CATIA Read: From the Settings dialog, we have opened up Formats and selected CATIA V5 Read. This gives us access to seven checkboxes, at the time of this writing. Generally the defaults are good for most situations, but it may be that you would like access to Hidden Entities or Free Edges – if so, just check those boxes before you do your import.
JT Write: In the dialog box (see figure 4) for JT Write settings, it may be that the company you are sending your CAD data to needs B-Rep data, and they may also require a particular version of JT. It is also becoming more common for companies to insist that their suppliers use a particular JT Config File to guarantee that the data is in a format that works seamlessly for them on the receiving end.
Hover any menu option and an automatic tooltip will pop up explaining what that tool is.
Click the ? at the top left area of the TransMagic interface. This will launch the TransMagic Quick Start Guide, which has sections for TransMagic Layout, Hot Keys, Auto Repair Wizard, and a collection of New User Tips. The TM Ribbon Interface section covers customized menus, ribbon tabs, settings, and Right-Click menu options. There is help for MagicHeal (for those who have it installed) as well as general Support (formats and system requirements).
There are product training videos available via the TransMagic.com website on the Video Tutorials page.
You can also find the training videos on the TransMagic channel of YouTube.com.
TransMagic training videos cover basic repairs, advanced repairs, using cutting planes, using the SOLIDWORKS and Inventor add-ins, splitting and trimming surfaces, redlining and marking up views, creating manual and interactive dimensions, using colors to select geometry, applying full repair to parts or assemblies or localized regions, changing part properties, calculating part properties, 3d collaboration, using MagicCheck to compare parts to part and point to part, and using TransMagic Command to automate translation and repair of many files at once into multiple formats. Stay tuned, because we will be adding many more videos to the Video Tutorials page in the near future to help you get the most out of TransMagic products.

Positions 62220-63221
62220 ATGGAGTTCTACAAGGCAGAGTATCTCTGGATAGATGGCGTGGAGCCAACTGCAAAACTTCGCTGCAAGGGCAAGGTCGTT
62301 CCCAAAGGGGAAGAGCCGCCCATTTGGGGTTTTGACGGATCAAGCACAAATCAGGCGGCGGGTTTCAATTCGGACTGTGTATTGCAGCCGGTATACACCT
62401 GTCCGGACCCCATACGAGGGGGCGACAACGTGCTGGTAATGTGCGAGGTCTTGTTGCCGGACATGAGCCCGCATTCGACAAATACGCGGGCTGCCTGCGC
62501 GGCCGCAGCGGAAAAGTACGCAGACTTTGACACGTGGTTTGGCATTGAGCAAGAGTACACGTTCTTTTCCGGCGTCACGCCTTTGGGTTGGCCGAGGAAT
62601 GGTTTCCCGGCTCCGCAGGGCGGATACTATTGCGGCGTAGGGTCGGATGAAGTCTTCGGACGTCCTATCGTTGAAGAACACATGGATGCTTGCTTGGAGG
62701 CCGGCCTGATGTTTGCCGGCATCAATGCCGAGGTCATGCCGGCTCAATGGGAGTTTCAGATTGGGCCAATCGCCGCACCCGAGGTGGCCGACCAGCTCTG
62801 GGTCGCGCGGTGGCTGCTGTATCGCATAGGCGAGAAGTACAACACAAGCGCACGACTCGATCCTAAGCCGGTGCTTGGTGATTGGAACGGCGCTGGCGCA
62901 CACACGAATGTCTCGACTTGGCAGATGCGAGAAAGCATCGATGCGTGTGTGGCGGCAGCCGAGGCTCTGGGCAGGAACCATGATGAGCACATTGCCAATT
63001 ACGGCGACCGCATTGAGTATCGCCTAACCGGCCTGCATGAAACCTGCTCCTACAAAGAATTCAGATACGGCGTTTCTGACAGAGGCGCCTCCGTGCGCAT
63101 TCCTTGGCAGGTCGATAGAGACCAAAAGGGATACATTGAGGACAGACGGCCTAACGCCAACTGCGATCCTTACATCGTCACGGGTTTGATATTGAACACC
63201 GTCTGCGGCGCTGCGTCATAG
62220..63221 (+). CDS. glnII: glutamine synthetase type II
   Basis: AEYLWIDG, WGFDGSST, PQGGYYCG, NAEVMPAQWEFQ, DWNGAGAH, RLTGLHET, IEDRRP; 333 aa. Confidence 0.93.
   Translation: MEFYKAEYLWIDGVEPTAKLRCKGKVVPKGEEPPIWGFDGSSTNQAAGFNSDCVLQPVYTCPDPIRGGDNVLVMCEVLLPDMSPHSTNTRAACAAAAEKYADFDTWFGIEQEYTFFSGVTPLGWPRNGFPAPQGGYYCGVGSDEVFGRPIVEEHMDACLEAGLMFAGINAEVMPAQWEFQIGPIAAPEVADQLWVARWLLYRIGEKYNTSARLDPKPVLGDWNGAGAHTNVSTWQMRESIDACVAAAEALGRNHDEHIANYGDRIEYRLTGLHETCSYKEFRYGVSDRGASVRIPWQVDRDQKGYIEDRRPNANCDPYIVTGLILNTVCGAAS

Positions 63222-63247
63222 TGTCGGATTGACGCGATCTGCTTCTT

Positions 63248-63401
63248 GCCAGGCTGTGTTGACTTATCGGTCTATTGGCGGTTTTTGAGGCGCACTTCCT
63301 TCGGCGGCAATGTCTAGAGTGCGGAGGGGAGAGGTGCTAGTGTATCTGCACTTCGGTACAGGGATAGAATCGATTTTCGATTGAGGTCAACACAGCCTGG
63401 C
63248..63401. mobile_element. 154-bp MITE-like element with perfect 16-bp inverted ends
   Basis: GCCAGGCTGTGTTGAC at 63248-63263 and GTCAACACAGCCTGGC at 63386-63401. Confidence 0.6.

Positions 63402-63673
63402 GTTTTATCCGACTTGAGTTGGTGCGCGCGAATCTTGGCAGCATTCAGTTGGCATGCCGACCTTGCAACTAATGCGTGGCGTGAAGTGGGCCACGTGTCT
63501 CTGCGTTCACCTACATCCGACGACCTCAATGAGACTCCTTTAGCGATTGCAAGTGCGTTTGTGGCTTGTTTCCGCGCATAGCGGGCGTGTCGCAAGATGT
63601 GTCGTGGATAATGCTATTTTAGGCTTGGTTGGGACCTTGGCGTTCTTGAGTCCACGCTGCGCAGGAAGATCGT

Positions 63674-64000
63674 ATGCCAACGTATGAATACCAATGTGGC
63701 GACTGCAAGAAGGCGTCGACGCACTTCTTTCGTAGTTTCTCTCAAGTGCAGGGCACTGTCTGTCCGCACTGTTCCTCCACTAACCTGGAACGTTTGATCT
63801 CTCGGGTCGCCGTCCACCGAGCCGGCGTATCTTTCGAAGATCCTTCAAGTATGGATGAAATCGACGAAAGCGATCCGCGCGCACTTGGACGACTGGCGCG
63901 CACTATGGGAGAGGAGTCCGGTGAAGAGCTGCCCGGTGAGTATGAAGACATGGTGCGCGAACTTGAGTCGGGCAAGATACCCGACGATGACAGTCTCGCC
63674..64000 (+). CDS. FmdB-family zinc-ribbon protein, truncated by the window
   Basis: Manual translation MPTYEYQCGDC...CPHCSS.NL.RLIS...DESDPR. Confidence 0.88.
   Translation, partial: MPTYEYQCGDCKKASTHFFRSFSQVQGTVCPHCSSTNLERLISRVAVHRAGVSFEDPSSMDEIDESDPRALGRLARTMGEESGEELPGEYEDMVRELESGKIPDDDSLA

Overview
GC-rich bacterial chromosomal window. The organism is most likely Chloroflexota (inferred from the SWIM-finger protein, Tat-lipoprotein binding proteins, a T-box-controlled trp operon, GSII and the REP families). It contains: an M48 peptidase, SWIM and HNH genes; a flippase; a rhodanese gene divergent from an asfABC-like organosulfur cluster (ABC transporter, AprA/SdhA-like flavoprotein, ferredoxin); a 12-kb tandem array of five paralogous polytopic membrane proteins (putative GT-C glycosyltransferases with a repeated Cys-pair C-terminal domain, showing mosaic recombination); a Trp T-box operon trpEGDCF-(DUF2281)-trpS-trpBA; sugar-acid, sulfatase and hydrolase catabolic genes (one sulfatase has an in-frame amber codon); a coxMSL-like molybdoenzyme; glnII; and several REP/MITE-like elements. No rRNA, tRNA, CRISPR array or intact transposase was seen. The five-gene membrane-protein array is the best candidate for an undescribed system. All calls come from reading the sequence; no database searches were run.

Making the best choices for formats can save you a lot of work down the road. This is an complex subject that we will address in another article, but generally speaking, native files are better than native kernel files, which are better than neutral formats (such as STEP and ACIS, among others). Working with your customer or supplier to get you the best possible file format you can read, and sending your customers and suppliers the best possible format they can read will save both you and they a lot of time and effort. TransMagic’s full read/write matrix is visible on each product page, whether it’s SuperView, Pro or Expert.
We hope this brief look at tips for new TransMagic users has helped you become more productive. Qusetions? Email or Call TransMagic Support If you are trying to accomplish something in TransMagic and you are having problems, we want to know about it.